The chapter starts out with a list of “dos” and “don’ts” for the people of Ephesus. Don’t have a hint of sexual immorality or impurity. Don’t engage in obscenity, foolish talk or coarse joking. Don’t get drunk on wine. Do speak with Thanksgiving. Do make the most of every opportunity. Live wisely. Be filled with the Holy Spirit. Speak to others with psalms, hymns, and songs of the Spirit. Sing and make music from your heart.
Don’t get distracted by the darkness. Instead, live as a child of the light.
I struggle with the feeling of being left out. It’s actually its own acronym now – FOMO, fear of missing out. I want to be engaged in what’s going on around me. I want to be reading the books, watching the movies, listening to the podcasts or music that are popular. I want to know every word to every song that plays on the radio because I love to sing along.
And this FOMO can get me distracted by the darkness. I’m not saying that every TV show, song, book or podcast is coming from the devil. I actually think it is a balance for each person to decide on their own. And if I trust the Holy Spirit is working within me, then I can trust that the Holy Spirit is working in others to help make that discernment. This is not a place of judgment, but an opportunity to tap into the gift that is the Holy Spirit to reveal to you where your distraction may be.
Because we are supposed to live differently than who we were before.
Can I trust God to give me a life that is fulfilled? Or do I try to find that fulfillment on my own?
And then, the chapter turns to submission. I’ve heard preachers in the past say that while it does say that wives submit to their husbands, it also talks about husbands laying down their lives for their wives. And the verse right before all of that says that we are to submit to one another out of reverence for Christ. So the question that comes to me there is…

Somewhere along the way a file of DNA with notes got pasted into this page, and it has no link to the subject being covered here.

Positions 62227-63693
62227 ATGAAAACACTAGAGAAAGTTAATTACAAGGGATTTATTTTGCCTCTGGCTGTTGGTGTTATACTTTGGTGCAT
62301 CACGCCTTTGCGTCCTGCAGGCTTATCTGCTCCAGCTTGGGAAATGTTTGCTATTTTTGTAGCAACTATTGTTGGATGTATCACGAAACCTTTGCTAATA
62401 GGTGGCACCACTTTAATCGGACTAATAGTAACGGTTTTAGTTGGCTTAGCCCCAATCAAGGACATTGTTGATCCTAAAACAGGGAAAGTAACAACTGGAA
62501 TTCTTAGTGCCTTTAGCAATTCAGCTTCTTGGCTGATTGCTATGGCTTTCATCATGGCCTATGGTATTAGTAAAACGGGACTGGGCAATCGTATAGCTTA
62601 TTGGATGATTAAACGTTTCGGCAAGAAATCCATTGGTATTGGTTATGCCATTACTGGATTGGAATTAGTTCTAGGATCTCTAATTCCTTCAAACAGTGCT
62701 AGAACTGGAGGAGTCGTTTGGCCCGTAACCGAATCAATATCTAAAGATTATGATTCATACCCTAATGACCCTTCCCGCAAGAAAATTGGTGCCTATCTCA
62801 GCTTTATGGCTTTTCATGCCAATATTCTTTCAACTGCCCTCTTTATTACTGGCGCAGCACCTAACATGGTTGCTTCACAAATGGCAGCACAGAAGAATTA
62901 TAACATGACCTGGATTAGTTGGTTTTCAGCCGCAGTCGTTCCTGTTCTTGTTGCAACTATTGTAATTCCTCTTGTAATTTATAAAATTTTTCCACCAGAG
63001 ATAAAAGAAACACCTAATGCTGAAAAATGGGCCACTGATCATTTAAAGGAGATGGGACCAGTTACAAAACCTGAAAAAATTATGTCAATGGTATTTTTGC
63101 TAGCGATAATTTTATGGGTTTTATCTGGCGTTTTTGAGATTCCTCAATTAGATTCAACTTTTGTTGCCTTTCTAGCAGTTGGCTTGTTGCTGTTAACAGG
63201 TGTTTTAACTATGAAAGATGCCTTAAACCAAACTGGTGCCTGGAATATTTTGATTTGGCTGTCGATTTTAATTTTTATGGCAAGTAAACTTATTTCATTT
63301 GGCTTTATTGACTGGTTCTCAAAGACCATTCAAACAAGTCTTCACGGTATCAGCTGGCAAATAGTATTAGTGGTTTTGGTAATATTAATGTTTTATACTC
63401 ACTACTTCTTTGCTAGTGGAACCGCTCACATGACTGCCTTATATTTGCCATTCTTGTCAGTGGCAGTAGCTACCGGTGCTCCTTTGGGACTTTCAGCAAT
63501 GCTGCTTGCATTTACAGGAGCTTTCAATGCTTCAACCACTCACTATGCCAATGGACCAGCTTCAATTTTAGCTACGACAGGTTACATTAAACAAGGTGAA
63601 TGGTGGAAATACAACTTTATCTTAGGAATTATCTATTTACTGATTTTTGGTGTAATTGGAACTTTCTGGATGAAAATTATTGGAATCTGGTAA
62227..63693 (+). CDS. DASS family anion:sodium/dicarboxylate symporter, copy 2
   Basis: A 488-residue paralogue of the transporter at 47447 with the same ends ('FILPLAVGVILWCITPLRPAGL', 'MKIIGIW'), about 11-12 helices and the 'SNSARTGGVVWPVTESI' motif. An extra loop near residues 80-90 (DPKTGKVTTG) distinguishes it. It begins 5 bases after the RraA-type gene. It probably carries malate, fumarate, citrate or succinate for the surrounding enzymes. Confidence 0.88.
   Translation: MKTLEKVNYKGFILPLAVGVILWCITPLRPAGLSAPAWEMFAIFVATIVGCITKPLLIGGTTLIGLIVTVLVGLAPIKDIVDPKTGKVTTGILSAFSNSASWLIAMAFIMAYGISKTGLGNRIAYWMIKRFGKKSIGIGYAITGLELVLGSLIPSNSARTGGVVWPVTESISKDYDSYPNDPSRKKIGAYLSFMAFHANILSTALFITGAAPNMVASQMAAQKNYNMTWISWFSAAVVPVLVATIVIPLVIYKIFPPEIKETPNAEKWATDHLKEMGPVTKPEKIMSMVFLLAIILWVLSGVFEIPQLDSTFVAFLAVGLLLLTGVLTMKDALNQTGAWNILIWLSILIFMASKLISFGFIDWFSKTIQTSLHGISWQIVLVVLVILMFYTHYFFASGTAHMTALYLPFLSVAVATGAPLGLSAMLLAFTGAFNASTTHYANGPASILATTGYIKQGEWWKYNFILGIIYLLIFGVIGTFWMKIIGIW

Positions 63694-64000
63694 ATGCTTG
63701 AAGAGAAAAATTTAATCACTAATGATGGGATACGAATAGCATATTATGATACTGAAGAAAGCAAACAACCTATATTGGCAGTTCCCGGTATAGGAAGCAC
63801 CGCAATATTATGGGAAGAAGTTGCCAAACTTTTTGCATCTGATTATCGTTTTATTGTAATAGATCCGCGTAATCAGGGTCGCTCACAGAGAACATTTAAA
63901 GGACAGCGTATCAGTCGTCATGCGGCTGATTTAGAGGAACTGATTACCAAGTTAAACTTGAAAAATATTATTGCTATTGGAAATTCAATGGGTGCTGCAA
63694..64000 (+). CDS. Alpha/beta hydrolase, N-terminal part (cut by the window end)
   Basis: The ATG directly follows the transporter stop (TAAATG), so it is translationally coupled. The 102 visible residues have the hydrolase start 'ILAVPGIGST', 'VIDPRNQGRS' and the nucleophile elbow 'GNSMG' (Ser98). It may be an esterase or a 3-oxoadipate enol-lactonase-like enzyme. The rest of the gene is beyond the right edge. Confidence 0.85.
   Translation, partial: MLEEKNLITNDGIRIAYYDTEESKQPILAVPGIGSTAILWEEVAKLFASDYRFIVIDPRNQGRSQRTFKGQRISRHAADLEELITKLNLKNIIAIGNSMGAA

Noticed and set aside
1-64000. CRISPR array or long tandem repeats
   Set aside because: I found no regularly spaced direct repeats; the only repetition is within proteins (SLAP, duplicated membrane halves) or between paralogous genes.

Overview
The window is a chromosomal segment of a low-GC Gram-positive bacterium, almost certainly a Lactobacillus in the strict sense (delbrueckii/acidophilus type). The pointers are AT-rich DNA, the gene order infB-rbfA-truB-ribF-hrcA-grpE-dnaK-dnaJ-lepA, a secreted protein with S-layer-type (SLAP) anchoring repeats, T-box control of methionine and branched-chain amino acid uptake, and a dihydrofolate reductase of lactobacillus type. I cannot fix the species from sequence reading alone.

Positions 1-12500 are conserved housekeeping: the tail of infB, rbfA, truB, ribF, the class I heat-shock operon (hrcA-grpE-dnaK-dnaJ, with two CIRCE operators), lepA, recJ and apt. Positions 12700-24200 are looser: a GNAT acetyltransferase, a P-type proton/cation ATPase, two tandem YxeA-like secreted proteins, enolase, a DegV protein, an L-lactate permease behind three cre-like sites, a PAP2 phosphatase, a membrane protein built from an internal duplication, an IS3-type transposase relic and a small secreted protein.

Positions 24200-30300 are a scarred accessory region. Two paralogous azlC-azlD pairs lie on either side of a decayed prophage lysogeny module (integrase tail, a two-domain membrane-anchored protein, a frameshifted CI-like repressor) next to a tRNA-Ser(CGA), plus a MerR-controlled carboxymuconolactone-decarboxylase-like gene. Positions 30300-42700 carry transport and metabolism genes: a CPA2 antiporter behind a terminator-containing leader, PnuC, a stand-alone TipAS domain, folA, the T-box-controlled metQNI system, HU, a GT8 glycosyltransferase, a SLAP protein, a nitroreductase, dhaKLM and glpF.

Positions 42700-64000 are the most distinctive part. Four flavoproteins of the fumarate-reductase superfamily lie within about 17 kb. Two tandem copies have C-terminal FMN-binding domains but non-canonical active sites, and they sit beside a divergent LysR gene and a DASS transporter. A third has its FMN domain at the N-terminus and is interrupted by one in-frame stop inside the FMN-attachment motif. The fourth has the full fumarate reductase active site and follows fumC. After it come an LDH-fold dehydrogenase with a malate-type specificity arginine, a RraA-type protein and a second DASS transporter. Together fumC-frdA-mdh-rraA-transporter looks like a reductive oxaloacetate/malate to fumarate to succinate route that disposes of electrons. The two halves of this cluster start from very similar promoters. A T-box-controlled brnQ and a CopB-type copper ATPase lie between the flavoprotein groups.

Can I trust God with my relationships? Or do I try to control them so I don’t get hurt? Can I depend on God enough that I don’t depend on others too much? We are made for relationship with each other, but God needs to be the center, the fulcrum of that relationship.
Jesus was fully present in the lives of the people around him. He had deep relationships, healthy relationships with his friends and followers. He is the example of a good friend. And yet, his relationships weren’t perfect. His closest friend, Peter, denied him when he needed him most. But Jesus trusted God with all things, even his relationships, and after he resurrected, he was able to redeem that relationship.
Trusting God doesn’t mean that we will never miss out on opportunities or that we will have perfect relationships. But it does mean that His promises to us will be fulfilled. It means that we don’t have to navigate this world or this life alone. It means that He won’t forsake us and that He will guide us every step of the way.